Robert Haas <robertmh...@gmail.com> writes:
> On Mon, Jun 5, 2017 at 12:19 PM, Tom Lane <t...@sss.pgh.pa.us> wrote:
>> In practice it probably can't fail even if 64-bit reads aren't atomic,
>> simply because we'll never have enough entries in a shm_toc to make the
>> high-order half ever change. But that just begs the question why the
>> field is declared Size rather than int. I think we should make it the
> Yeah. I think a shm_toc with more than 2^10 entries would probably
> perform badly enough that somebody would rewrite this entire module,
> so we don't really need to worry about having more than 2^31.
> Changing to int (or uint32) seems fine.
Done with uint32.
>> I am also thinking that most of the shm_toc functions need to have the
>> toc pointers declared as "volatile *", but particularly shm_toc_lookup.
(actually, they do already use volatile pointers, except for shm_toc_lookup)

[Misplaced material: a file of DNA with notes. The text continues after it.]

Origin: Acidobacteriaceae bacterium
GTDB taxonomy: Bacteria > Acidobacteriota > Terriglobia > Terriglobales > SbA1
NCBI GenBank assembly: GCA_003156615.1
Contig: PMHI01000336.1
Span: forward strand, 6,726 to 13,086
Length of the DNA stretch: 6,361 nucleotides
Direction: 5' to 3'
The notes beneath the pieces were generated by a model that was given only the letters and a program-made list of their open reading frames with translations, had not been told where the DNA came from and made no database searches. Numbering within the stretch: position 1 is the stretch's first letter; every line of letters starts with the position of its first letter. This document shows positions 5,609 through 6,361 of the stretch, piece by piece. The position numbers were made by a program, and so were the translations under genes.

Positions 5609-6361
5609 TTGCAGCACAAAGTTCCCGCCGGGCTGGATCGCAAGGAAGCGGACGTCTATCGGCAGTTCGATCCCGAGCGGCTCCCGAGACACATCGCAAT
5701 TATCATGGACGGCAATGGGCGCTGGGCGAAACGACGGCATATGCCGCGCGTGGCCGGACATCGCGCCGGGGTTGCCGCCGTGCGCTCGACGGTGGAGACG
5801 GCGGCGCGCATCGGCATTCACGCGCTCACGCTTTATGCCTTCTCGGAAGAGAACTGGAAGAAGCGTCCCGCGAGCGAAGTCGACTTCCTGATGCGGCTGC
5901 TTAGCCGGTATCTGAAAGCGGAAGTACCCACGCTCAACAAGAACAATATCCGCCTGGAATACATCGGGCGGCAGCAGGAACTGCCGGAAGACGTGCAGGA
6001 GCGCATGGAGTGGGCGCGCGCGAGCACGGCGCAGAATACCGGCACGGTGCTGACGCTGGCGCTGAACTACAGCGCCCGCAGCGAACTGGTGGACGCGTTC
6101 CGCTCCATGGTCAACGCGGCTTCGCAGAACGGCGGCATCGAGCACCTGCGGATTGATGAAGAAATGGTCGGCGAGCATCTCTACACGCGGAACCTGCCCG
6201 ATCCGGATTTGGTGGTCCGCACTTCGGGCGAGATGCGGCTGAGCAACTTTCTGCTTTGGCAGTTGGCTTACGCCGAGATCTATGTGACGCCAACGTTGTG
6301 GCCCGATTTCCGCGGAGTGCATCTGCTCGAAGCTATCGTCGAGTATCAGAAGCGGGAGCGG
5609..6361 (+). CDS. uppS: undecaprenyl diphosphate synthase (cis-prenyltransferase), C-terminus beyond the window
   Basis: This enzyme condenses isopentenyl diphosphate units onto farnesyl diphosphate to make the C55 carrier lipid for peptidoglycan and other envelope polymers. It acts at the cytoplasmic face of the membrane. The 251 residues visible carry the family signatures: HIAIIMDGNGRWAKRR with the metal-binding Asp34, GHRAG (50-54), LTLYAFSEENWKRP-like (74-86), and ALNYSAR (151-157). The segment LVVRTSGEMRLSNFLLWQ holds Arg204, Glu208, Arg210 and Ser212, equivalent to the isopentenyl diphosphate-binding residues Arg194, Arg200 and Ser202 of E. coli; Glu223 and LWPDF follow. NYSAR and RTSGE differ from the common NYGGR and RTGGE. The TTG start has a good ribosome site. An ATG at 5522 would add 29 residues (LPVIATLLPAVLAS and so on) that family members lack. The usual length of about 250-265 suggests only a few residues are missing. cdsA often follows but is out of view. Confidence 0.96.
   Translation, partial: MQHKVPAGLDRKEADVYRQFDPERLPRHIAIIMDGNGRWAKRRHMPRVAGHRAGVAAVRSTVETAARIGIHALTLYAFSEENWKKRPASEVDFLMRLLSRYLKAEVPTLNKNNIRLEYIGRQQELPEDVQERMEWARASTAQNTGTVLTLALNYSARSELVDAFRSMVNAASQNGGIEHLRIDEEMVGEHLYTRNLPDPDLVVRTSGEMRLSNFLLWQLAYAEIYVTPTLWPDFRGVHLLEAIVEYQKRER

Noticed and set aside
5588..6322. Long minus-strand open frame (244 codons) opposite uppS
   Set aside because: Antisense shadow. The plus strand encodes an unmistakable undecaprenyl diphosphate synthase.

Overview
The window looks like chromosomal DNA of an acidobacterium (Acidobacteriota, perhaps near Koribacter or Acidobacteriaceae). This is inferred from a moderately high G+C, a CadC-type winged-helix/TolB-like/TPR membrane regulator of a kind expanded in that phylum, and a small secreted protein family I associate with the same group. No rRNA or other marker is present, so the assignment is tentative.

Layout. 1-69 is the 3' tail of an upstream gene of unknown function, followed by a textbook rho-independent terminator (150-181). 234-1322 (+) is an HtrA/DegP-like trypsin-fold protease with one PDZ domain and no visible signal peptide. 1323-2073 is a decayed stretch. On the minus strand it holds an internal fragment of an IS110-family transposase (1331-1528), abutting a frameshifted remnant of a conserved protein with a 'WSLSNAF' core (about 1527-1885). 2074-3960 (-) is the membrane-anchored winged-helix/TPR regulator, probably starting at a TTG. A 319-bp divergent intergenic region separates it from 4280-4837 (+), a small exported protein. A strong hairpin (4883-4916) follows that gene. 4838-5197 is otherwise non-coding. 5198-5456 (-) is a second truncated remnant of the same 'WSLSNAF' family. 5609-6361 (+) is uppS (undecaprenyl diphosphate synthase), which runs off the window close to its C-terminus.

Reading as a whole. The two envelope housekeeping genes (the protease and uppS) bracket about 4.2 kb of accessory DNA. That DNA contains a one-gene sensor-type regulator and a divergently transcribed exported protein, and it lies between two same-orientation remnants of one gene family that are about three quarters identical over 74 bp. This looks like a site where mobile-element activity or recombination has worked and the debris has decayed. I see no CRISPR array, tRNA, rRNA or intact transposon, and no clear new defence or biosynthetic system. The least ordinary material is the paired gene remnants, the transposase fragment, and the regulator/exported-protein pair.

>> That read_barrier call might prevent the hardware from reordering
>> accesses, but I don't think it stops the compiler from doing so.
> If it doesn't prevent both the hardware and the compiler from
> reordering, it's broken. See the comments for pg_read_barrier() in
Meh. Without volatile, I think that the compiler would be within its
rights to elide the nentry local variable and re-fetch toc->toc_nentry
each time through the loop. It'd be unlikely to do so, granted, but
I'm not convinced that pg_read_barrier() would prevent that.
However, as long as the write barrier in shm_toc_insert does what it's
supposed to, I think we'd be safe even if that happened. So probably
it's a moot point.
regards, tom lane
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